Samsung loads planes full of Galaxy S6 phones for US launch

In today's open source roundup: Samsung pulls out all the stops for the US launch of the Galaxy S6 phone. Plus: Save 40% on CrossOver for Linux, and why gaming doesn't stink on Linux anymore


Samsung in high gear for Galaxy S6 launch

Samsung seems to be pulling out all the stops for the US launch of the Galaxy S6 phone. The company has loaded planes with Galaxy S6 phones in order to meet demand, and the early buzz about the Galaxy S6 seems quite positive.

Christina Warren reports for Mashable:

Although Samsung isn't revealing preorder numbers for its new Galaxy S6 or Galaxy S6 Edge devices, it's safe to say that demand is high. High enough, at least, for Samsung to charter several Boeing 747 planes packed with Galaxy S6 and S6 Edge devices from China headed for its partners in the United States.

The necessity of the phone-filled planes bodes well for the phone's success. Early reviews for the handsets, including Mashable's, have praised Samsung's approach with the Galaxy S6 and S6 Edge. Eschewing the plastic feel that made the Galaxy S5 feel cheap, the new Galaxy S6 is sleek eye candy with a great camera. (According to Mashable product analyst Ray Wong, the Galaxy S6 and S6 Edge absolutely wipe the floor with the beautiful, if flawed, HTC One M9.)

More at Mashable

Dieter Bohn at The Verge has a full review of the Samsung Galaxy S6 phone:

The Galaxy S6 is what happens when Samsung doesn’t try to copy Apple’s phones, but instead finally tries to copy Apple’s product philosophy. The first thing to know about the S6 is that it doesn’t feel much like other Samsung phones. Instead of a plastic or faux-leather back, it’s glass on the front and the back with metal around the rim. We’ve seen other phones do this, but none have done it so well. The Galaxy S6 looks great and feels even better.

The edges are subtly textured from flat to curved in all the right spots. The seams between the glass and the metal are nigh-microscopic, and the whole thing just feels fantastic. It weighs just a hair more than an iPhone 6, and it’s slightly bigger as well. But I actually find it easier to hold and to reach the far corners because the glass is less likely to slip than the iPhone’s metal finish. It glides into a pocket and stays in my hand.

...this is probably the closest any Android phone has ever come to the "just shoot" mentality I love about the iPhone. Especially with the real time HDR, I found myself trusting the Galaxy S6 to simply get it right instead of diving into the expert settings. I don’t know if I’ve ever just trusted an Android phone to get it right and been rewarded for it, but the S6 has been doing just that, consistently.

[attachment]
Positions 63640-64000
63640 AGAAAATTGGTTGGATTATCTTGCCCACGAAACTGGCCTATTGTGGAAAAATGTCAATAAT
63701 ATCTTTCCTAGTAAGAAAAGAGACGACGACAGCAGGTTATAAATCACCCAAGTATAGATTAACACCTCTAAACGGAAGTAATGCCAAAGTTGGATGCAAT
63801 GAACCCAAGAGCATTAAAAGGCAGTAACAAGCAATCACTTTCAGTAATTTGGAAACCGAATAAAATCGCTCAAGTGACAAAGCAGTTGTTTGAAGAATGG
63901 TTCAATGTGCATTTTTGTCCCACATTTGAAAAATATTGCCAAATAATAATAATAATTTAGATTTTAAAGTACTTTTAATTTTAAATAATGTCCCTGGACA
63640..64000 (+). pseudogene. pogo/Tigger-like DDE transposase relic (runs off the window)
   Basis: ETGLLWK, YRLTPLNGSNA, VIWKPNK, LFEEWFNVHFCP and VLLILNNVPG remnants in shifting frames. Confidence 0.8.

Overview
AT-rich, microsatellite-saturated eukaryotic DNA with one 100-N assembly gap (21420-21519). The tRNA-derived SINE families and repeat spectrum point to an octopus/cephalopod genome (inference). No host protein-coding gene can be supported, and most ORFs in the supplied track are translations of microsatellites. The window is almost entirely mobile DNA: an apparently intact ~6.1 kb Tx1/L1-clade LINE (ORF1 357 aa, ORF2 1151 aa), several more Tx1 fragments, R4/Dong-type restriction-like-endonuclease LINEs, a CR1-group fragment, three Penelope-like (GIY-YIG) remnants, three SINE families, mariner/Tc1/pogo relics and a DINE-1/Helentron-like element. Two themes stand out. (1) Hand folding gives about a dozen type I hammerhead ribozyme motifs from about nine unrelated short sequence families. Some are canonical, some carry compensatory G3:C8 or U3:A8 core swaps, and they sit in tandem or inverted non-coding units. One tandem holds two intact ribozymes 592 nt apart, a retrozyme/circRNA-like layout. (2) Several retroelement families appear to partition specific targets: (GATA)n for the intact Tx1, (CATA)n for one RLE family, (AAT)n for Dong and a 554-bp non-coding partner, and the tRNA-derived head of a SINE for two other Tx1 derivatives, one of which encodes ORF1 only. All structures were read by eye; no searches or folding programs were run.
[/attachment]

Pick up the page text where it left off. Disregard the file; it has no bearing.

More at The Verge

The review by The Verge spawned an interesting thread on the Android subreddit:

Theriverramones: "So far, it's the only phone that makes me want to ditch my OnePlus One. To be able to even convince The Verge of it's qualities is really a statement from Samsung. After HTC's failure, it's up to LG and Motorola to show us an equally good phone."

SabreGuy2121: "Normally I feel insanely clever for my prepaid service and my lots-for-the-money Moto G. But the Galaxy S6 makes me wish I was still on the on-contract, two year upgrade treadmill. I haven't had a Samsung phone since my Galaxy S Captivate and that phone had me swearing off Samsung forever. This phone would bring me back, if I was able to buy it on contract. Sadly its off-contract price puts it out of reach."

Sleepinlight: "I feel like I just read a completely different review than everyone else in this thread. This is the most iPhone-like Android phone ever created, and the whole review basically praises all the design elements that are most like the iPhone.

If Samsung had accomplished something wholly different, and forged its own design direction and identity, then impressing the people in the Apple camp would be kind of cool, I guess. But just turning your Android phone into an iPhone as much as you possibly can -- it's not really surprising that the iPhone fans love it."

Munkyxtc: "All the 'premium ' devices all have similar designs and use the same quality materials. Honestly I can do without the glass back, it's just another part of the phone to break but to just imply this is an iPhone running Android is a bit of a stretch too."

RogueJournalEntry: "Have an all glass encased phone that still looks identical to last year's model from the front, a mediocre battery, two missing features that are traditionally VERY important around these parts (removable battery and expandable storage), and you suddenly have the phone of the century on r/android."

More at Reddit

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